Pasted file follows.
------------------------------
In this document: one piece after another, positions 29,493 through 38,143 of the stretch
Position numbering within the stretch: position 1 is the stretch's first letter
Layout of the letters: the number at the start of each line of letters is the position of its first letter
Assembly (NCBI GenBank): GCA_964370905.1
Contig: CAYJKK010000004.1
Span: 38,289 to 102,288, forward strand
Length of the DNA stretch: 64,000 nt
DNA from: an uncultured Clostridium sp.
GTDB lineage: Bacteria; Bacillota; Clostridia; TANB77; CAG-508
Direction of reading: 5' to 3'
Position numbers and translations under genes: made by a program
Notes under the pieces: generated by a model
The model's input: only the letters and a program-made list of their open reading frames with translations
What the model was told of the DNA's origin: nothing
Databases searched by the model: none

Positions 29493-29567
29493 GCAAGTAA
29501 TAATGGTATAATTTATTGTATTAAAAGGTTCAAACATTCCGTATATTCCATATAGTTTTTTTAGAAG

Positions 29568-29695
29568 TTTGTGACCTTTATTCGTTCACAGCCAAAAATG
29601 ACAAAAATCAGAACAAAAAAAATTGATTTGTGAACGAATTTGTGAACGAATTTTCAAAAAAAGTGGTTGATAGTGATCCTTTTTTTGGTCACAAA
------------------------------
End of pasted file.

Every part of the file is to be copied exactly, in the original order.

In this document: one piece after another, positions 29,493 through 38,143 of the stretch
Position numbering within the stretch: position 1 is the stretch's first letter
Layout of the letters: the number at the start of each line of letters is the position of its first letter
Assembly (NCBI GenBank): GCA_964370905.1
Contig: CAYJKK010000004.1
Span: 38,289 to 102,288, forward strand
Length of the DNA stretch: 64,000 nt
DNA from: an uncultured Clostridium sp.
GTDB lineage: Bacteria; Bacillota; Clostridia; TANB77; CAG-508
Direction of reading: 5' to 3'
Position numbers and translations under genes: made by a program
Notes under the pieces: generated by a model
The model's input: only the letters and a program-made list of their open reading frames with translations
What the model was told of the DNA's origin: nothing
Databases searched by the model: none

Positions 29493-29567
29493 GCAAGTAA
29501 TAATGGTATAATTTATTGTATTAAAAGGTTCAAACATTCCGTATATTCCATATAGTTTTTTTAGAAG

Positions 29568-29695
29568 TTTGTGACCTTTATTCGTTCACAGCCAAAAATG
29601 ACAAAAATCAGAACAAAAAAAATTGATTTGTGAACGAATTTGTGAACGAATTTTCAAAAAAAGTGGTTGATAGTGATCCTTTTTTTGGTCACAAA